Making Plans: NO-YES-YES!

No, we are not giving up eradicating red mangrove from our Pu‘ali/Niumalu project demonstration site just because our grant is running out at the end of this month. Yes, we will continue to make this site into a community learning center. Yes, Mālama Hulē‘ia will press on further to completely eradicate red mangrove from the entire Hulē‘ia River basin, including the Alekoko Fishpond.

The sidebar on this page is updated to show regular work weekends every third week for the rest of 2015, or until all the invasive mangrove is gone from the place and replaced by native plants. Come, join our effort, enjoy the company of other ‘aina warriors and have lunch. If you are interested in joining our menehune hui to work under the radar at other times, contact Buddy Keala or Steve Yee, as listed on the sidebar.

Mason Chock, MH Director and VP, Leadership Kauai President and County Council Member, is personally committed to seeing further development the Pu‘ali/Niumalu site. Here’s what he says:
     While our mission is focused on the removal of mangrove, we understand that it will take the whole community to recognize the importance of the Huleia river as a living resource, and invest in it to see it thrive for future generations.
     The Pu’ali pilot clearing site is a perfect location to serve as a community hub, attracting visitors as well as community groups to participate and learn of Malama Huleia’s effort. As Pu’ali stream is freed from mangrove, it will need continued attention and maintenance. Focus on the Pu’ali site will provide an avenue for continued community engagement providing access to school groups who will be able to help shape and contribute to the new park area in many ways including continued stewardship, water quality testing/studies, recreation such as fishing and crabbing, planting of native species, agricultural projects, erecting educational kiosks, and the identification and preservation of historic sites. In addition, the Pu’ali site will offer further partnership with the county and state harbors to support park beautification and revitalization of the area lending credibility to the ongoing mangrove removal effort occurring up stream in surrounding Alekoko fish pond.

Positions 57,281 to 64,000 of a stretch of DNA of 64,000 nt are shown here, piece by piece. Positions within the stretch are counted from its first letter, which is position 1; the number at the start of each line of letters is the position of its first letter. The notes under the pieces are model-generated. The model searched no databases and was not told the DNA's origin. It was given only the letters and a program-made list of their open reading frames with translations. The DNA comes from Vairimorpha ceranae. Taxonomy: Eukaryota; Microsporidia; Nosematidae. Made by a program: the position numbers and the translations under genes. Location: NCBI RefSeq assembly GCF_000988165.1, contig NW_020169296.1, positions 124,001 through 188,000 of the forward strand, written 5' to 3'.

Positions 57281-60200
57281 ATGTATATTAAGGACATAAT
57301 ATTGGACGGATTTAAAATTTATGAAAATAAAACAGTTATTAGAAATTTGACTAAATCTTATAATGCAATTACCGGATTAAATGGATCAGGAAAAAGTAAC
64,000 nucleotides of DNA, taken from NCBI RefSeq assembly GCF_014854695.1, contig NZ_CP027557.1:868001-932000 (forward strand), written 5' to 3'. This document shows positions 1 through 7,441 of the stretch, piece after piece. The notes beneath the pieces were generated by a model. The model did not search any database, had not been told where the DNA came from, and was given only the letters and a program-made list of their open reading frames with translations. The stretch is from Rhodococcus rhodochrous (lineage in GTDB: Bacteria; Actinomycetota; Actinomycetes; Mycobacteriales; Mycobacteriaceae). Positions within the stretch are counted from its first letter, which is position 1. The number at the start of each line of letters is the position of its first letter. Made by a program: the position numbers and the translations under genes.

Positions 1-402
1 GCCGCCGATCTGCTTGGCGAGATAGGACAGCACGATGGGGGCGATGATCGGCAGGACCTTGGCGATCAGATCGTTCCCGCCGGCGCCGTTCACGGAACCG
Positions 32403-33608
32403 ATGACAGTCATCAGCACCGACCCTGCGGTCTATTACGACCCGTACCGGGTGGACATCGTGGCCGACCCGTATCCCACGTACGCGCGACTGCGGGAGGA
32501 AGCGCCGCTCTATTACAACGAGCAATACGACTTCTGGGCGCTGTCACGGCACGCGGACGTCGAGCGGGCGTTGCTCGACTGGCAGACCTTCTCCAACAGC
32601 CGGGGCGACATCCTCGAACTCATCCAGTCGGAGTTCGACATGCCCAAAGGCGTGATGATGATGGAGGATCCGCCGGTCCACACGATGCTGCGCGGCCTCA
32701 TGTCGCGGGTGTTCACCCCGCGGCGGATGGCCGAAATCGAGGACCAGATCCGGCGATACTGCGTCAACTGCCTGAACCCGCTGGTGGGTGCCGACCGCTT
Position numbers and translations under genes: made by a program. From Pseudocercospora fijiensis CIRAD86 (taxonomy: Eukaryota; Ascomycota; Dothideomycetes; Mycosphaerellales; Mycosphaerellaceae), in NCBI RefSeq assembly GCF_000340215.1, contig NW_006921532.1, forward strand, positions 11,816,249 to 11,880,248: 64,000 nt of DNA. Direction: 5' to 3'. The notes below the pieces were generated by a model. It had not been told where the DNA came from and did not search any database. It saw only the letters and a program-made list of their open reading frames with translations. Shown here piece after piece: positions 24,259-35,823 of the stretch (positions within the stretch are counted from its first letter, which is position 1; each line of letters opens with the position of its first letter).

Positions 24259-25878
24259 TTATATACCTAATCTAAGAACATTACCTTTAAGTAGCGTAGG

It is Malama Huleia’s intent to continue the beautification of Pu’ali and utilize it as a a hands-on experiential learning site where the community can participate and be in touch with ongoing estuary revitalization efforts.

Kawaikini Kumu and students pulling up new mangrove

Kawaikini kumu and students pulling up new mangrove

Island School Student determining what lives in the Pu'ali

Island School Student determining what lives in the Pu’ali

Island School student recording observations

Island School student recording observations

Much of what Mason descibes for the site is actually already happening. Carl Berg, MH Director and Environmental Scientist, has been working with teachers and students at 4 local schools: Kaiwaikini Charter School, Island School, Chiefess Kamakahelei Middle School and Wilcox Elementary School. Part of his program is to have the students grow the native plants that we use in reclaiming the land cleared of mangrove. Another part is to lead the students on field trips into the Pu‘ali/Niumalu site to do the replanting, to maintain the area free from invasives and to learn about the ecology of the place. This great educational work will certainly continue into the future. It is a kind of learning of environmental science that also reinforces aloha ‘aina.

Mālama Hulē‘ia does not have to be directly involved in the continued development of the Pu‘ali/Niumalu site. We would welcome a partner organization willing to take primary responsibility for the site as we pursue our main mission up the river.

As for Mālama Hulē‘ia “turning the corner” and working upstream on the Hulē‘ia, watch for public announcements, emails and flyers about an upcoming community meeting, to be held on June 16, 2015.  During this meeting we will present a draft of  our strategic action plan for eradicating the mangrove that has overgrown the banks of the Hulē‘ia River and surrounded the Alekoko Fishpond. We will be asking for community input to the plan to ensure that it reflects not just our thoughts, but those of all stakeholders. Details of the meeting place and time will be forthcoming.

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